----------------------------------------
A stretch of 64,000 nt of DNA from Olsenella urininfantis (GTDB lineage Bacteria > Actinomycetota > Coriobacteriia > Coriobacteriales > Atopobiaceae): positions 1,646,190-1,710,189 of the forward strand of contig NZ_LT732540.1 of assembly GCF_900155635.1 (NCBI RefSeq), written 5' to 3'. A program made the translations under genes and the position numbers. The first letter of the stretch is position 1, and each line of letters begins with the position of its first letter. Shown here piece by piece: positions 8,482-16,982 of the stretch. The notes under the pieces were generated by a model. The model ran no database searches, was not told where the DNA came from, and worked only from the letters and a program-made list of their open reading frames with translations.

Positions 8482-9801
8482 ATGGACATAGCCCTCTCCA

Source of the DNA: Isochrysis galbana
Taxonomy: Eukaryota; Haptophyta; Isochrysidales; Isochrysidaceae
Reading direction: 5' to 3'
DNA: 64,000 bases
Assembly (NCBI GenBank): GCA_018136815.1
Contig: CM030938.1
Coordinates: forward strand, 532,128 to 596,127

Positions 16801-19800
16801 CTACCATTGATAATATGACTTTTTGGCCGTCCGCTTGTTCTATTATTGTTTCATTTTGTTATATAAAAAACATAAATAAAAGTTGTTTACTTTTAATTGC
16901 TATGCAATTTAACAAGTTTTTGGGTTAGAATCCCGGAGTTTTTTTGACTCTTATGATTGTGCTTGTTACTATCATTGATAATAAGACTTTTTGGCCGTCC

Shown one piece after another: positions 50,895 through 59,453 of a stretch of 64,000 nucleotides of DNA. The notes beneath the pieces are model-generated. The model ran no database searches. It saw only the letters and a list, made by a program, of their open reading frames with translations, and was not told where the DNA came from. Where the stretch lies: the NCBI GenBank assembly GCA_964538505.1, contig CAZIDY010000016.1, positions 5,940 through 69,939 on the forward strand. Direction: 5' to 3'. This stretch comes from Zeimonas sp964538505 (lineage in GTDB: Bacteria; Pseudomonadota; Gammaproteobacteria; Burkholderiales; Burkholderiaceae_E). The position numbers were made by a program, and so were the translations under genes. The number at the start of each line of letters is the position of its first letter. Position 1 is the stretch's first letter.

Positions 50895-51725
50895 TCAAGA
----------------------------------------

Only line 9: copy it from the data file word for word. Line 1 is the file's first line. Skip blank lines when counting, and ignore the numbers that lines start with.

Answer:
Contig: CM030938.1